Thermally sprayed carbide coatings have been used successfully in many critical applications such as hydraulic cylinders, aircraft landing gear, paper machine rollers, ball and gate valves, pumps, and several other components that require wear resistance. The variation in properties and performance due to the coating process and manufacturing parameters of the same coating material can be wide.
The choice of coatings and coating processes is often complicated by the lack of information on how different manufacturing processes affect the performance of the coating. For example, hardness, porosity and adhesion are typically determined for thermally sprayed coatings, but there are many other factors, such as the magnitude of residual stresses inevitably generated in the coating during the manufacturing process, which may affect its performance.
“It is possible that customers of coatings may not be familiar with all the different manufacturing processes and their differences, but they must select and approve the supplier of the coating and determine the property requirements that the coating should meet. However, the requirements for coatings do not always directly indicate their performance in applications. It is often not even known which properties of the coating are critical to the performance of the coating, which is why scientific research is necessary,” Tommi Varis explains.
Thermal spraying has many interacting variables that are challenging to control. Often, insufficient attention has been paid to the management of factors resulting from the manufacturing process. Particularly, the effect of residual stresses on the coating properties is largely unknown. However, residual stresses have been shown to have a significant effect on, for example, the wear resistance and fatigue resistance of coatings. Therefore, more attention must be paid to their control. Varis, together with the cooperation network, wanted to develop concepts for measuring the residual stresses generated during coating manufacturing, to look at how different thermal spraying processes and the parameters affect residual stresses, and how they relate to coating properties, especially wear resistance. The study utilized the expertise knowledge of manufacturers of monitoring equipment companies Oseir Oy (Finland) and Reliacoat Technologies, LLC (USA). Additionally, measurement concepts were developed in collaboration with Stony Brook University (USA).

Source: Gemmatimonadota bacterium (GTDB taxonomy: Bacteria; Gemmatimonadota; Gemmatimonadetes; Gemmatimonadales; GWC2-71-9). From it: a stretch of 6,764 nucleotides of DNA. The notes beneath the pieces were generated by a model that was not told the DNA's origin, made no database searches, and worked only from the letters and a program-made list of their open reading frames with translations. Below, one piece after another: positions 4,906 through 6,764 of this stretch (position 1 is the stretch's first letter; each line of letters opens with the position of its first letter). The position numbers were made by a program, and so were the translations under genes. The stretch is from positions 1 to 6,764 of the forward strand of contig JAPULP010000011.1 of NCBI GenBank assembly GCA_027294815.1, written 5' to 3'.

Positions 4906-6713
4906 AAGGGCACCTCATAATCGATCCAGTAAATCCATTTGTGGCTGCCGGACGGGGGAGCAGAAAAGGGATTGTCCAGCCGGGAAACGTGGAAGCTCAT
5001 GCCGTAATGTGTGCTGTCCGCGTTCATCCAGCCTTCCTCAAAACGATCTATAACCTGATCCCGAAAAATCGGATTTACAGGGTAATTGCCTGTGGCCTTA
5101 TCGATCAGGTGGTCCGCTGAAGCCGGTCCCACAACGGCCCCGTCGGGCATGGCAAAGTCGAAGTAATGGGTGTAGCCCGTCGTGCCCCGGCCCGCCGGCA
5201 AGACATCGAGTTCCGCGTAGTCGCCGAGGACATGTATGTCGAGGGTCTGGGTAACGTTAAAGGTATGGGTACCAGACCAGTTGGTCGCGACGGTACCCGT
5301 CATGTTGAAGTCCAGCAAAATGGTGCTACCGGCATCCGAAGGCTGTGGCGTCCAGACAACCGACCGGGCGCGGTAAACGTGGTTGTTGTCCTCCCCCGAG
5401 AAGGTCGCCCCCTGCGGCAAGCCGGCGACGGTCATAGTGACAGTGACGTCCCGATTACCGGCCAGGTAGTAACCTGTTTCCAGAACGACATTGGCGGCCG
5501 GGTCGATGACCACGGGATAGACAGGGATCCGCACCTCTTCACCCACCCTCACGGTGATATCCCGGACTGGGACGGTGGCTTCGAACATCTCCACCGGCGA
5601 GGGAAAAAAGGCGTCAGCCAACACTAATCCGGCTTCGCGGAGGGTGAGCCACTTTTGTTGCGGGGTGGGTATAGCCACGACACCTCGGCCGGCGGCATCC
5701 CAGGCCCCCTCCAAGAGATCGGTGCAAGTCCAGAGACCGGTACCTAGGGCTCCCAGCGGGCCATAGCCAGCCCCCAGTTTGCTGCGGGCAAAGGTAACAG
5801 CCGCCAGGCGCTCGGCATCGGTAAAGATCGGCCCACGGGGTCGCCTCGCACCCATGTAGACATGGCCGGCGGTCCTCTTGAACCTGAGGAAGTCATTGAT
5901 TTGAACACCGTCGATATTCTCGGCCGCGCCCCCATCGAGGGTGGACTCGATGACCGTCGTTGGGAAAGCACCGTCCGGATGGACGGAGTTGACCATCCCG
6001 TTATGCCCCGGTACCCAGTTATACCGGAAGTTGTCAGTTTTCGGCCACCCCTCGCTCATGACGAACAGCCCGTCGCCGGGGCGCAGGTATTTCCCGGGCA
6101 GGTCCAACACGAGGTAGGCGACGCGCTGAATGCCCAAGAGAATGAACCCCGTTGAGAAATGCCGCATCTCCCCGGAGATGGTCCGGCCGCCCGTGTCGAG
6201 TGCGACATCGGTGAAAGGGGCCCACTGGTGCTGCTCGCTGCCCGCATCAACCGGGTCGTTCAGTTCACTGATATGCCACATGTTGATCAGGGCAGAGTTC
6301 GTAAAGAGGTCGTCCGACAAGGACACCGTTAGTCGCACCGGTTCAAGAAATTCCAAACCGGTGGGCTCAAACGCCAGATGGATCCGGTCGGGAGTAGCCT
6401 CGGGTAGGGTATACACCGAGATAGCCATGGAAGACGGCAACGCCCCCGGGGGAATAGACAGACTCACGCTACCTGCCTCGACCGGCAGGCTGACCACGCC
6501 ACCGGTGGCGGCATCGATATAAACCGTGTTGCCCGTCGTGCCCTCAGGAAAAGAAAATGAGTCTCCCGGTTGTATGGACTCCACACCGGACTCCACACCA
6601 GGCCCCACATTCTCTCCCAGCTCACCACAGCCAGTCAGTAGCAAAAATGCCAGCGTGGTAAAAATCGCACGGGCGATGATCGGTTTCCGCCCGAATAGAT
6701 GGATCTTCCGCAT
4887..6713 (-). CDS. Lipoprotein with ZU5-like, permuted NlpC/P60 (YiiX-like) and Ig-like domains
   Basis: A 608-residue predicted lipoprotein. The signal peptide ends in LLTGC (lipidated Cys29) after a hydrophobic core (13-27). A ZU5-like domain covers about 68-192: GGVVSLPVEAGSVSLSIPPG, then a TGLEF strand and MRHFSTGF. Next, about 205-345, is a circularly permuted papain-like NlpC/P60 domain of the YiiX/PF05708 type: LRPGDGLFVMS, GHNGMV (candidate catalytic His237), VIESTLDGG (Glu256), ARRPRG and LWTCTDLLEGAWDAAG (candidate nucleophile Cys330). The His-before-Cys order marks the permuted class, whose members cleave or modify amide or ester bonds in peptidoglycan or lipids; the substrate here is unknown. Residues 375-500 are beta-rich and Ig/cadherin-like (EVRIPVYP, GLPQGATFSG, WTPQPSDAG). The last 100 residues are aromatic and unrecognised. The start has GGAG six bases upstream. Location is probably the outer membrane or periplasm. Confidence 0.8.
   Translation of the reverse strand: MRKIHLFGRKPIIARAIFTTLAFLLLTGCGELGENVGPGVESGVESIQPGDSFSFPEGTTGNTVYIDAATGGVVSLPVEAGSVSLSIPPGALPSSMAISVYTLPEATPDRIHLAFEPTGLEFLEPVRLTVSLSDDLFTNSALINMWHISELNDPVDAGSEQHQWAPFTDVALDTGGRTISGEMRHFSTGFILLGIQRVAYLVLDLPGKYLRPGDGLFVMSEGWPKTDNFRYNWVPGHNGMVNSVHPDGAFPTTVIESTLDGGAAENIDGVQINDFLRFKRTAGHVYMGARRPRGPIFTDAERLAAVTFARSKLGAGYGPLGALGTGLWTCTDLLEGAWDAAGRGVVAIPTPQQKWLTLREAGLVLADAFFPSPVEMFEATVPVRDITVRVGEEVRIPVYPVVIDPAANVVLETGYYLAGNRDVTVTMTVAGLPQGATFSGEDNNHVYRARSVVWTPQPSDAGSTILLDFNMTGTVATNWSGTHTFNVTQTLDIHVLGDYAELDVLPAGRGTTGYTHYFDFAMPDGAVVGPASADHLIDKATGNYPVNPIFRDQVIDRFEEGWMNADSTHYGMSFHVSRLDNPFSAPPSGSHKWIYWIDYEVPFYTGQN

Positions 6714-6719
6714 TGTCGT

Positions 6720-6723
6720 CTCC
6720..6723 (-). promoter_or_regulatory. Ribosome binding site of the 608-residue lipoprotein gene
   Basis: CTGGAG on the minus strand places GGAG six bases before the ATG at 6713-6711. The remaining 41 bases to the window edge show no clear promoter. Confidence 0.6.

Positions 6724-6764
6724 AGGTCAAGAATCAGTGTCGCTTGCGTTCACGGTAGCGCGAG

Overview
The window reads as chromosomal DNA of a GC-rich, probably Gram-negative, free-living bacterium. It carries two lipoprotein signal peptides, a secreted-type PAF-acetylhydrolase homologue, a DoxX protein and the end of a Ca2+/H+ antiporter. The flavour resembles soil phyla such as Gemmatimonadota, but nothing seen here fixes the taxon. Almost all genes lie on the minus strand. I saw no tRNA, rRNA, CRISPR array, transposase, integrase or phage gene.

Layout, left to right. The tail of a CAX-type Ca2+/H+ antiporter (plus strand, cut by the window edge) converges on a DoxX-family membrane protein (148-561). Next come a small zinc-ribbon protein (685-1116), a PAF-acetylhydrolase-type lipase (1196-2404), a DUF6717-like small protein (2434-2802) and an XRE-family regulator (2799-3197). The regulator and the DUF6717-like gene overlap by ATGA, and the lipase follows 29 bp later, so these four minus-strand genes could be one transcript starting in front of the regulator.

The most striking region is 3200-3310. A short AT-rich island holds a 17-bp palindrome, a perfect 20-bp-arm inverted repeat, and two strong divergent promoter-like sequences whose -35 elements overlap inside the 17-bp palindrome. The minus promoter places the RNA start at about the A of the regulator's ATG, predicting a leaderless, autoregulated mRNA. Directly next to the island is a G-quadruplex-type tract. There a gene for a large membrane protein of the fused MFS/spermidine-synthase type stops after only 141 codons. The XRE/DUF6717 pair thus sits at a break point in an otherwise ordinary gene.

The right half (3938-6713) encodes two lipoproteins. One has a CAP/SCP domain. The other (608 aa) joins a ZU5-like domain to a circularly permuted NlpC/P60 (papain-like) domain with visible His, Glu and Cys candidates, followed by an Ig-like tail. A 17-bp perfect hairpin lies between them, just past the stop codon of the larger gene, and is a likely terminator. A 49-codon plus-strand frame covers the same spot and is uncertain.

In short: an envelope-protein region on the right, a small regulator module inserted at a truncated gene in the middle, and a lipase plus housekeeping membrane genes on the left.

“There are several tools for monitoring the coating manufacturing process that provide information about the coating process in-situ. This is important in order to obtain consistent process data from coating processes to reliably compare coating properties, and to have a more understanding of the coating formation process on a scientific basis. The data typical of different coating methods can be utilized more generally for adjustment the stress states of the coatings for example with the help of analytical models,” Varis says.
Tommi Varis is originally from Kotka and currently works as a project manager at the University of Tampere, where he develops coatings mainly together with the Finnish coating industry.
The doctoral dissertation of M.Sc. Tommi Varis in the field of materials science Approaches for Linking the High Kinetic Thermal Spray Process, Residual Stresses and Coating Performance by Utilizing In-situ Monitoring will be publicly examined in the Faculty of Engineering and Natural Sciences of Tampere University on Friday 15.1.2021 starting at 12 in the lecture hall K1702 of the Konetalo building, Korkeakoulunkatu 6. Doctor Jiří Matějíček from Institute of Plasma Physics Czech Republic and professor Hanlin Liao from University of Technology of Belfort-Montbeliard France will act as opponents. Professor Petri Vuoristo from Tampere University Faculty of Engineering and Natural Sciences will act as the custos. The event can be followed via remote connection.
The dissertation is available online at http://urn.fi/URN:ISBN:978-952-03-1826-0.
Photo: Tampere University/Jonne Renvall